Looking Beyond Social Security to Fund Retirement
When you imagine retirement, bliss, relaxation, and comfort probably come to mind. In order to achieve this ideal retirement, you’ll need a means of income and of course you probably don’t want to be forced to work. But wait—isn’t that what Social Security is for? Not quite. For many, Social Security payments are not enough to fund retirement. Even if the check covers all your expenses, it could be beneficial to have additional income or a backup plan.
First, assess how much you’ll be receiving and what your expenses will be in retirement. Whether you’re retired or close to it, figure out your living costs. This number will dictate how much extra income you’ll need. To determine an estimate, Social Security calculates the amount based on the 35 highest earning years of your career—but don’t forget to subtract Medicare premium. As of 2019, the average Medicare Part B deduction is $135.50. You can also check out Social Security’s website to get a quick estimate: ssa.gov/oact/quickcalc. While you can start receiving payments at 62, your checks will be smaller than at full retirement age, which is 66 or 67 depending on your birth year. But, did you know that if you defer your benefits to 70, you’ll receive a bonus so your checks will be larger?
There are many opportunities for secondary income. An obvious option is a part-time job. While some enjoy employment, many retirees prefer a more laid-back retirement. If working isn’t a part of your retirement plan, there are alternatives. Consider life insurance and annuities as choices for extra income. A financial professional can help determine which plan would work best for your situation and detail the benefits.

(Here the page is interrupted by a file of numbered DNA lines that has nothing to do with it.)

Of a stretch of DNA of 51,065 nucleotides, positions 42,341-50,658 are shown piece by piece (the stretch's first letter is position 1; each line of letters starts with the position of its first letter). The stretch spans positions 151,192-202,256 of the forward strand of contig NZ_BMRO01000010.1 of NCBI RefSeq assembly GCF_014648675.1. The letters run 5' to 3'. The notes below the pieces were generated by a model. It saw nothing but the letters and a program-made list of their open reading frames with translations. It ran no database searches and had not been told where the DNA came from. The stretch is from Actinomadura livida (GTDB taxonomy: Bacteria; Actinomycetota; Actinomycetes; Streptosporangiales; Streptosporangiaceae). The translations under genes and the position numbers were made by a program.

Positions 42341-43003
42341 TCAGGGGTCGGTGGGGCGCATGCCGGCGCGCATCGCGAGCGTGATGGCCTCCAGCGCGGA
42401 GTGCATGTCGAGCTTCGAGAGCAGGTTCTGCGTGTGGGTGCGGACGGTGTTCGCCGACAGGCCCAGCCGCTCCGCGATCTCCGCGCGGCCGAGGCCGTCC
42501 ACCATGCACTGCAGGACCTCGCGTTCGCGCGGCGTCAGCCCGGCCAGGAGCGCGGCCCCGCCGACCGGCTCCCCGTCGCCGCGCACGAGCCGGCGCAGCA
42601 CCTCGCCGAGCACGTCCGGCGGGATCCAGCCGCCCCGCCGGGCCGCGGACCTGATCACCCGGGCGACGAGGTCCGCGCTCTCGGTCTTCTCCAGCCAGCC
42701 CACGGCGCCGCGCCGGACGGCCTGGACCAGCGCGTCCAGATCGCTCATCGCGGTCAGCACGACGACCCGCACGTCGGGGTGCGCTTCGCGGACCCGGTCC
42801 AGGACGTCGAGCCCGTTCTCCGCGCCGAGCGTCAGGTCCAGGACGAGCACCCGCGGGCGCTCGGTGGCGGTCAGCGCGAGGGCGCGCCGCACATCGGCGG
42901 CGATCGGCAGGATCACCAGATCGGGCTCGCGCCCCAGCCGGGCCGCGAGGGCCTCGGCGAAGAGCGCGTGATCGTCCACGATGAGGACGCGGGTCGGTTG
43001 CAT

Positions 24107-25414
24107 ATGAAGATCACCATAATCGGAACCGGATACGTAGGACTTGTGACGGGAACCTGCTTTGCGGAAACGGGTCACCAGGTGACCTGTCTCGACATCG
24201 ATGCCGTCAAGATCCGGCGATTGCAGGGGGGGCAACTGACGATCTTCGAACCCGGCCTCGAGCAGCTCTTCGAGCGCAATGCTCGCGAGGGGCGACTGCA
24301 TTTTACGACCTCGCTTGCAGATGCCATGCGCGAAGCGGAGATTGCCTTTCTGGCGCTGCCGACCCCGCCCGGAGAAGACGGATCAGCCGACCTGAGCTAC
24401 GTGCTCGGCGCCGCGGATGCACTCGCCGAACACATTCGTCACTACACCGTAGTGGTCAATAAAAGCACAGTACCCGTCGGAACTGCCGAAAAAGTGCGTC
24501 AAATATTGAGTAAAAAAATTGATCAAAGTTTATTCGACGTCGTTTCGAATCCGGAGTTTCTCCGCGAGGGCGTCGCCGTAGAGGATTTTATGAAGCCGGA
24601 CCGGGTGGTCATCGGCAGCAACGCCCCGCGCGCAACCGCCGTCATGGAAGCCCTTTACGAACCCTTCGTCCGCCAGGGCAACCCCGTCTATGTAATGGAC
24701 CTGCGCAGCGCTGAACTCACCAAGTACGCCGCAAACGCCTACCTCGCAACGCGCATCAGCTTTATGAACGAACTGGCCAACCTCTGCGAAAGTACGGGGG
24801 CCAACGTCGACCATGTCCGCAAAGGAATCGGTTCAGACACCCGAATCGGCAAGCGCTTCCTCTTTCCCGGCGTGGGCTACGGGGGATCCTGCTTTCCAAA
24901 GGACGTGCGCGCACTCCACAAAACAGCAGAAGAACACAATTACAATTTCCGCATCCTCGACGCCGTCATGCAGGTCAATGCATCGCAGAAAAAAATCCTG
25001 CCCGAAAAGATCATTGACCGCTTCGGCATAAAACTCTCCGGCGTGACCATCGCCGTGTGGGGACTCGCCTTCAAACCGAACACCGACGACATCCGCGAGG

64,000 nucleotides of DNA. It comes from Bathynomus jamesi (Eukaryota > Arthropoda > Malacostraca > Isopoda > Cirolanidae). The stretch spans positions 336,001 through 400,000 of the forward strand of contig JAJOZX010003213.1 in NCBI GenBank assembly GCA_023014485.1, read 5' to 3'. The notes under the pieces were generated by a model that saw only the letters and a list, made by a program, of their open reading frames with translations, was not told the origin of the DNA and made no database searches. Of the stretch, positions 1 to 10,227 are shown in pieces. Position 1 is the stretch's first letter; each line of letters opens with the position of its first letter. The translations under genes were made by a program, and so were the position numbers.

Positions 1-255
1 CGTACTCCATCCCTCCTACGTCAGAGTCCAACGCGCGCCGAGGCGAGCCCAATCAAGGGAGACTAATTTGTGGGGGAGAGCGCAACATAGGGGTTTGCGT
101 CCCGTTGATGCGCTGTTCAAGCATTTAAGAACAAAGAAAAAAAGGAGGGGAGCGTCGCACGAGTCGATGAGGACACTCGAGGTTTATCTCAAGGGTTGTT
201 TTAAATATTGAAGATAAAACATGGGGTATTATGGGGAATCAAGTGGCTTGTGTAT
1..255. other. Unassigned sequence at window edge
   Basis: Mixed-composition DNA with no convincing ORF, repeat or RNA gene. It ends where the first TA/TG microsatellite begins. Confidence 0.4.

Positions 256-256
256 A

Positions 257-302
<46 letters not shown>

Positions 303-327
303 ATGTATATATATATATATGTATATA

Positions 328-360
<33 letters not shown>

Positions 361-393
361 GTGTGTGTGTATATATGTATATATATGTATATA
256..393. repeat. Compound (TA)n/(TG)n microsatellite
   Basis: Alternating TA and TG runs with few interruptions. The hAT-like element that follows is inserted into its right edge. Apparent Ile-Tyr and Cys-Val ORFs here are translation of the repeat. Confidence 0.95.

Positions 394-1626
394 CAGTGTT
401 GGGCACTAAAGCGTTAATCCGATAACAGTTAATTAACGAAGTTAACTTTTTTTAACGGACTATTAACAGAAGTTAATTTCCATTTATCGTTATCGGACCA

If retirement is still far, act now by contributing as much as you can to your retirement savings plans. Whether you have a 401(k), an IRA, or anything else, saving a lot now can potentially elevate worry and stress in the future. By setting up automatic payments, you won’t have a chance to miss the money or use it.
Finally, make sure you’re withdrawing the correct amount. Whether you know about it or not, you’ll have to take Required Minimum Distributions (RMDs) from every tax-deferred retirement account once you turn 70 & ½ and they will be subject to tax. This can be beneficial or disadvantageous depending on your situation. However, be cautious of how much and often you withdrawal from the accounts, because if you want to make the money last your lifetime—maybe longer if you have beneficiaries—a well thought out and structured plan is necessary.
Social Security benefits are helpful to many, even if it doesn’t directly contribute to income. It is a right that lawful workers earn through paying the tax for years. Sadly, you’ll most likely need additional income for your living costs and (well deserved) luxury expenses in retirement. If this seems like a lot to handle on your own, it probably is. Fear not—we offer complimentary phone, video, and in-person consultations to discuss how we can help you plan the ideal retirement for you. Call us at 1-800-467-8152 or email firstname.lastname@example.org to schedule so we can help kick start your retirement plan!